It’s not that I think that our country will break apart. I don’t. It is more that I think the concept of Canada will deteriorate.

    Whether it is deserved or not, Canada is held up by people around the world as a special place to be emulated and yearned for. It is sometimes hard for us Canadians to really appreciate this from within, because we are too close to the obvious imperfections around us. But when compared to the other concrete places that real people live in around the world it becomes much more obvious that we have hit on something special here. We can’t put our finger on what that special something is, but we believe in it anyway. What I am afraid of is that we will lose our belief in this something special that is the perceived Canada.

    A Frenchman I met in a desert in Jordan once told me he considered Canada to be a great experiment. A place where we discuss and debate our differences rather than fight over them. He figured if it couldn’t work in Canada what was the point of trying anywhere else. I think of him and other people I have met around the world who look up to Canada when I worry about our national unity. It is not just about Canada’s World, but it is about the World’s Canada.

  7. Scott Y permalink
    December 12, 2008 7:57 pm

    I’ve always been conditionally sympathetic to the view that Canada was created to be ‘not American’. Yes, cliche – but think about the circumstances John A MacDonald was in the 1860s. The US had just concluded a devastating Civil War and had always had hopes for Canadian integration into the US (see the US first constitution). For a great synopsis, see Richard Gwyn’s biography ‘John A’.

    But just because I sometimes despair that Canada is just an accident of history doesn’t mean that its our destiny. I think we do need a hard and honest conversation (aka, dialogue) about what Canada really is. I think the Bouchard-Taylor Commission last year in Quebec was a step in actually bringing issues to the table, but I also think we need to throw political correctness out of the window and not be afraid of offending others. In a free democratic society, I have the right to offend you without fear of reprisal (see Maclean’s & Mark Steyn). And vice versa.

    A healthy disagreeable dialogue is necessary for Canada, indeed for any vibrant democracy. And I really really think that’s what Canadians need to do very soon – have a conversation about being Canadian. We need to have the emotional maturity to not be afraid of being offended, or else Canada is nothing more than just arbitrary lines on a map.

  8. corsullivan permalink*
    December 12, 2008 2:04 pm

    You were basically right to doubt the authenticity of that chain e-mail. I remember seeing a very similar one in the aftermath of September 11, 2001 – it was also attributed to that mysterious Australian dentist, but it was about Americans, not Canadians. Someone has rather clumsily tweaked that text, which I found cloying enough in the original, to make it semi-applicable to Canada (do we really have more Muslims than Afghanistan? does our Charter really say anything about the pursuit of happiness?).

    Something close to the version that I saw years ago can be found here, though it doesn’t say anything about the dentist. In my opinion the universalist message of the piece works better for the US than for Canada, to the extent that it works at all. The US was explicitly founded as the practical embodiment of certain political ideas, at least in theory, but I would rather think of Canada as a concrete place inhabited by real people.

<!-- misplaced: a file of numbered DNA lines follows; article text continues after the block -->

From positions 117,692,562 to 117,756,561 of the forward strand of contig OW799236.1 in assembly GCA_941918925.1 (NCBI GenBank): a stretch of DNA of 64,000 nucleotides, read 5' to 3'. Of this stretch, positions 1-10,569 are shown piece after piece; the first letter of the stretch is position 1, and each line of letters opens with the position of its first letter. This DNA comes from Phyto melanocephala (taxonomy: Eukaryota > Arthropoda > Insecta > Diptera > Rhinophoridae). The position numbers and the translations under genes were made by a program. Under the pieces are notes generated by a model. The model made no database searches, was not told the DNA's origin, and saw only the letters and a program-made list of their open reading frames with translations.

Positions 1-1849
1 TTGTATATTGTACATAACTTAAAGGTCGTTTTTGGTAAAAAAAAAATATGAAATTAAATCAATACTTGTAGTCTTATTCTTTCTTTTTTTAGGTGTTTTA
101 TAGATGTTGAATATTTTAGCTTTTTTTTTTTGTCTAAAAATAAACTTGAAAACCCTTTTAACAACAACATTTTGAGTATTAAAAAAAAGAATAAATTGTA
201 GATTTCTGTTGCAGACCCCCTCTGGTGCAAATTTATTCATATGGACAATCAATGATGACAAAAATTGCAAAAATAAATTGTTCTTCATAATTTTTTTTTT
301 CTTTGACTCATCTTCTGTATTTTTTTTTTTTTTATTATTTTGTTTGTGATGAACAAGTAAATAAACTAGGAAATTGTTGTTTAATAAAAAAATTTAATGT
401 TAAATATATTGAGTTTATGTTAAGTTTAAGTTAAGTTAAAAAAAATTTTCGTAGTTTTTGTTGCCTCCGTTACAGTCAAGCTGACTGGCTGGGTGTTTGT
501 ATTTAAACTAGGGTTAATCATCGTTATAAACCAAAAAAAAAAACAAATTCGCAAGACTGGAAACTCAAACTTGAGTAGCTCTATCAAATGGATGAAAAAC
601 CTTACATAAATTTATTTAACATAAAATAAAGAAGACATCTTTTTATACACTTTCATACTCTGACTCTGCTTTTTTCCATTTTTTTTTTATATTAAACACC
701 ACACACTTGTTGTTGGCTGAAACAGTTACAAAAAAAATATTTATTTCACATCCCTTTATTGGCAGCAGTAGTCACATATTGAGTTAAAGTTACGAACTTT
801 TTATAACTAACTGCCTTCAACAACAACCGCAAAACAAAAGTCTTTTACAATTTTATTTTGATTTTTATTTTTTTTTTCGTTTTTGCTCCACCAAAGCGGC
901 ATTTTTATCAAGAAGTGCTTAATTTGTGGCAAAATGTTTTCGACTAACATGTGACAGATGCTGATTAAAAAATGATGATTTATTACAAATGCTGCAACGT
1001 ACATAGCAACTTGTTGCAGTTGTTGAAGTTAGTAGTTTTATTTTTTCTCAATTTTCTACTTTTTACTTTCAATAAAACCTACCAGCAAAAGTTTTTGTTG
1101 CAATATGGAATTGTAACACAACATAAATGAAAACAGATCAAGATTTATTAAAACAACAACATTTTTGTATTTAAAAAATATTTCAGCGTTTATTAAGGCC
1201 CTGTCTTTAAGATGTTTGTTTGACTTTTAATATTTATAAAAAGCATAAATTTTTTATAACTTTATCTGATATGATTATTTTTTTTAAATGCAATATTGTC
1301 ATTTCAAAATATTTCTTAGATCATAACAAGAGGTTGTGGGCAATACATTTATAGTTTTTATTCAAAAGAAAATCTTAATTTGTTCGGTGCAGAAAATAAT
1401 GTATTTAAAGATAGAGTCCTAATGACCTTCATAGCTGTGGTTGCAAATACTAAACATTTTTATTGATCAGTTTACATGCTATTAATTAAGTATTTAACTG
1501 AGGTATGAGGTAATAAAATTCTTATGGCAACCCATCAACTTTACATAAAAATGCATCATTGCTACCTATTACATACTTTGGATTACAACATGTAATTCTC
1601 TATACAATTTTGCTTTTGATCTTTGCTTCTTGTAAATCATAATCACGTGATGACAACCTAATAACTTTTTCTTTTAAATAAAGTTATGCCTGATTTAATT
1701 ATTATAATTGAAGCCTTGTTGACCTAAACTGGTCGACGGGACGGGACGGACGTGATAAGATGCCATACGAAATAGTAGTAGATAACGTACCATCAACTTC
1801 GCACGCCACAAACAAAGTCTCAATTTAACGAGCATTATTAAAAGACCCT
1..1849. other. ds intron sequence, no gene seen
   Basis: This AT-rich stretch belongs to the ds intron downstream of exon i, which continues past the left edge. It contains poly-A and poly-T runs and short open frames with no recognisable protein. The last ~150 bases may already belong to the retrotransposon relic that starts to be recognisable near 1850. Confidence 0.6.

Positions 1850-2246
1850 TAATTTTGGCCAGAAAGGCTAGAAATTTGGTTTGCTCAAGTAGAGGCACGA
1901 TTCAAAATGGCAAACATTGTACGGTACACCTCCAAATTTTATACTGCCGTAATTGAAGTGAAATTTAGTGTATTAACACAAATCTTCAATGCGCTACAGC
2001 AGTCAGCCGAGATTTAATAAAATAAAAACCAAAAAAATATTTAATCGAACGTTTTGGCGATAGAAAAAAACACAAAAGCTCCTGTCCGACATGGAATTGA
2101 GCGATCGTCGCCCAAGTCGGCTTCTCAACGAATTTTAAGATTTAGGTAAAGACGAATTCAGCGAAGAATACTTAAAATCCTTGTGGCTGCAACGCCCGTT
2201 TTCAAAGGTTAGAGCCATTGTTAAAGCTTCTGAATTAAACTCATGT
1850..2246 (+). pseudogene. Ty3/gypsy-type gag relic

9. adamfritz permalink*
    December 11, 2008 8:21 pm

    I came across this chain email and it reminded me of this post. Not sure about its authenticity, but I like the message:

    “An Australian Definition of a Canadian

    In case anyone asks you who a Canadian is . . .

    You probably missed it in the local news, but there was a report that someone in Pakistan had advertised in a newspaper an offer of a reward to anyone who killed a Canadian – any Canadian.

    An Australian dentist wrote the following editorial to help define what a Canadian is, so they would know one when they found one.

    A Canadian can be English, or French, or Italian, Irish, German, Spanish, Polish, Russian or Greek. A Canadian can be Mexican, African, Indian, Chinese, Japanese, Korean, Australian, Iranian, Asian, Arab, Pakistani or Afghan.

    A Canadian may also be a Cree, Métis, Mohawk, Blackfoot, Sioux, or one of the many other tribes known as native Canadians. A Canadian’s religious beliefs range from Christian, Jewish, Buddhist, Muslim, Hindu or none. In fact, there are more Muslims in Canada than in Afghanistan . The key difference is that in Canada they are free to worship as each of them chooses. Whether they have a religion or no religion, each Canadian ultimately answers only to God, not to the government, or to armed thugs claiming to speak for the government and for God.

    A Canadian lives in one of the most prosperous lands in the history of the world. The root of that prosperity can be found in the Charter of Rights and Freedoms which recognize the right of each person to the pursuit of happiness.

    A Canadian is generous and Canadians have helped out just about every other nation in the world in their time of need, never asking a thing in return. Canadians welcome the best of everything, the best products, the best books, the best music, the best food, the best services and the best minds.

    But they also welcome the least – the oppressed, the outcast and the rejected.

    These are the people who built Canada . You can try to kill a Canadian if you must as other blood-thirsty tyrants in the world have tried but in doing so you could just be killing a relative or a neighbour. This is because Canadians are not a particular people from a particular place. They are the embodiment of the human spirit of freedom. Everyone who holds to that spirit, everywhere, can be a Canadian.”